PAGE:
In defeat there was honor and hope, as well as another record.
Roger Federer may have finished shy of adding to his record 17 grand slam titles, falling to Rafael Nadal in the Australian Open semifinals in all too familiar fashion, but the 32-year-old tennis great did add to his ever-increasing list of achievements by making his record-breaking 57th consecutive appearance at a grand slam.
While this may not the most glamorous milestone in the history books, in many respects it is one of the most important.
For 14 straight years, the former world No. 1 has managed to remain fit and healthy without interruption, playing seasons that span almost 11 months a year.
What’s more, the majority of the tennis calendar is played on concrete hard courts which are hazardous to a player’s knees and hips.
Most players who rack up long streaks of appearances tend not to be major champions - the one exception being Federer’s current coach Stefan Edberg, who held the record from 1996 until 2004.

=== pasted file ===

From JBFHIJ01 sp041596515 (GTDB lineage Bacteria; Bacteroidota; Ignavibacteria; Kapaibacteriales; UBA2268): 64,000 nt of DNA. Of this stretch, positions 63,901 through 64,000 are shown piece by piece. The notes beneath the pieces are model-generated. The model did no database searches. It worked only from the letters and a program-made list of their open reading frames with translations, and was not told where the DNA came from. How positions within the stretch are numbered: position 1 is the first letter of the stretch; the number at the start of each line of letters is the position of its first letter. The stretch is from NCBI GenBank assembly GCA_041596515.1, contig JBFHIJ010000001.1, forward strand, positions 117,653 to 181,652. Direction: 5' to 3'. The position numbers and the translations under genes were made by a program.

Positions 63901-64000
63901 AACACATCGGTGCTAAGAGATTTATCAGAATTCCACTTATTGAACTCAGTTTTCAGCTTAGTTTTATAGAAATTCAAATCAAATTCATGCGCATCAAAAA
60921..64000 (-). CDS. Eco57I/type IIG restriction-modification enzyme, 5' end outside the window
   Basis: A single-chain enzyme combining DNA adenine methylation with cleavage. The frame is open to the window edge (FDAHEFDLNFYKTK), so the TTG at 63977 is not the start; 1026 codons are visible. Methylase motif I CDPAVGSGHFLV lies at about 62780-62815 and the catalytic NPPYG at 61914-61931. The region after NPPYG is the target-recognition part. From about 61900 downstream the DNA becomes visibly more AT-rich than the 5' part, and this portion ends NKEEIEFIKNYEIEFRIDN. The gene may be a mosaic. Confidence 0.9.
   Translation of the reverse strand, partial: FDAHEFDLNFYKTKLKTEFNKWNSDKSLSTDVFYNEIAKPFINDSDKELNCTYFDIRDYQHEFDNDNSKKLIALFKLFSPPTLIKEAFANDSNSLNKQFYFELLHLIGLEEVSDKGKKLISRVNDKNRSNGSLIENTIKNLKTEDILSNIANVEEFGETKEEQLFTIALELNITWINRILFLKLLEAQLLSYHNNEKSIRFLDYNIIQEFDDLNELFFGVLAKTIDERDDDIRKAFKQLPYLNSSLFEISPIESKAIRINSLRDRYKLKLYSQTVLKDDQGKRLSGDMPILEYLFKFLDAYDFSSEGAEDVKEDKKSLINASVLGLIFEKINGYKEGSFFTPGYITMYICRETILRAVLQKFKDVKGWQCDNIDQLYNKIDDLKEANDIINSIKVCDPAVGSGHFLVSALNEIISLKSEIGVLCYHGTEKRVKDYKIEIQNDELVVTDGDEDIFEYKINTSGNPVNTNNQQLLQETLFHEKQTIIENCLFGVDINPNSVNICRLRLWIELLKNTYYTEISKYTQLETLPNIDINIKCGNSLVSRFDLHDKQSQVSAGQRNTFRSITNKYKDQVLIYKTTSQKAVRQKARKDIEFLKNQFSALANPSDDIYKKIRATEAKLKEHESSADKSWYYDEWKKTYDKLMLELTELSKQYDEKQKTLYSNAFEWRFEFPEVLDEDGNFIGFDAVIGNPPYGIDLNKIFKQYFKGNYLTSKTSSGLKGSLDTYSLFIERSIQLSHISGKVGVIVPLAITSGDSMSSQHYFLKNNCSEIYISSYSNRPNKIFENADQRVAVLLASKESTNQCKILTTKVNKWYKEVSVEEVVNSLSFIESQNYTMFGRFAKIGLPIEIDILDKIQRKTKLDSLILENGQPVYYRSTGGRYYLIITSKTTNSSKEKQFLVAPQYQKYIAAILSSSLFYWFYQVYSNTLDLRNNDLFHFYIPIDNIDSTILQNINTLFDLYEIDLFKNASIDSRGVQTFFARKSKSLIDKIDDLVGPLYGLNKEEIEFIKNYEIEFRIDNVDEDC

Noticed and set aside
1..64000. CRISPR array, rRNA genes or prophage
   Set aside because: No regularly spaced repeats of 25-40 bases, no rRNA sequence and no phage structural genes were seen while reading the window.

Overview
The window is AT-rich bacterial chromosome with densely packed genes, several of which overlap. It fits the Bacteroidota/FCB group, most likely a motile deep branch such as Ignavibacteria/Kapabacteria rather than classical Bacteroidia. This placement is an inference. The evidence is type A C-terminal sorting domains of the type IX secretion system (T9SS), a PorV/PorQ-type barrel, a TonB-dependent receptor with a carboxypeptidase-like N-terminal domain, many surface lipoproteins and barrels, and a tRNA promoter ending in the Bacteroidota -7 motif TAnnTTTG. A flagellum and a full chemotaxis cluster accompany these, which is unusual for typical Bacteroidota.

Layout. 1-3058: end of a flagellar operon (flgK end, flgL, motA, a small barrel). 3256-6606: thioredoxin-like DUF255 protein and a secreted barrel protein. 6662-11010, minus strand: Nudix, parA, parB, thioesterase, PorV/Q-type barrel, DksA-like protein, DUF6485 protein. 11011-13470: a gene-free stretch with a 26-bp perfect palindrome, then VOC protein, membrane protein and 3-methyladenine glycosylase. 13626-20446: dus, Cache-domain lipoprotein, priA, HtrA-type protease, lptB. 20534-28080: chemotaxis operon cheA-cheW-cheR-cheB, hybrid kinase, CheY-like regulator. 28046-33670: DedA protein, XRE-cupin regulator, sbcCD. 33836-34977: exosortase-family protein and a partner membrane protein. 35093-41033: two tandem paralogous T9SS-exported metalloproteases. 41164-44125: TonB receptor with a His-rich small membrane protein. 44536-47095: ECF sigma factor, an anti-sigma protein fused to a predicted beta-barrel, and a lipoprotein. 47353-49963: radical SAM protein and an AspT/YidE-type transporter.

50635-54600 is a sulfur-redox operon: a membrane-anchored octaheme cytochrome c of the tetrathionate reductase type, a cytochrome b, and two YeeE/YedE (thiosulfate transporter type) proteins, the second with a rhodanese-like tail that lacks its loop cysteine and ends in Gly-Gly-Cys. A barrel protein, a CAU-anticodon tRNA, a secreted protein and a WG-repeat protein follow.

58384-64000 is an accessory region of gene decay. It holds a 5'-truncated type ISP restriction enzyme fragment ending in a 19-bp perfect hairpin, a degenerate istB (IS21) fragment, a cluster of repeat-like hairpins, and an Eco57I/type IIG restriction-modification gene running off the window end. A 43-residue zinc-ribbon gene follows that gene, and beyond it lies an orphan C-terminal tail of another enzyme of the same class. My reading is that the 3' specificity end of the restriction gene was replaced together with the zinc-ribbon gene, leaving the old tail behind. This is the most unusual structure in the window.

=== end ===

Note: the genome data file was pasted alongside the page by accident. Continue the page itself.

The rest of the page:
The reason for this is that the top tier of players tend to win more, and therefore play more matches throughout the year, have less rest and are more susceptible to injury.
Federer, on the other hand, has consistently played upwards of 70 matches a year throughout his career.
By comparison, Nadal has missed six grand slams in the last decade, Pete Sampras was absent for five during his 15 years, while Andre Agassi missed a whopping 20 majors during his 21-year grand slam career.
This latest record pales in comparison to Federer’s numerous other records and achievements. And yet, many of them may be directly attributable to his consecutive appearances.
When you consider Nadal’s heavily one-sided head-to-head record with Federer (currently at 23-10 in favor of the Spaniard), Roger’s consistent health would account for his all-time leading 302 weeks as world No. 1, in comparison to Nadal’s 119.
Think back to 2009, when then top-ranked Nadal was suffering with tendinitis of his knees.
Despite being written off by many at the time, Federer was healthy and raring to go, capturing the French Open to complete his career grand slam, before going on to win Wimbledon and recapture the No. 1 spot.
This record may not necessarily clinch the case for Federer being the greatest of all time, but it may well be the reason that he is.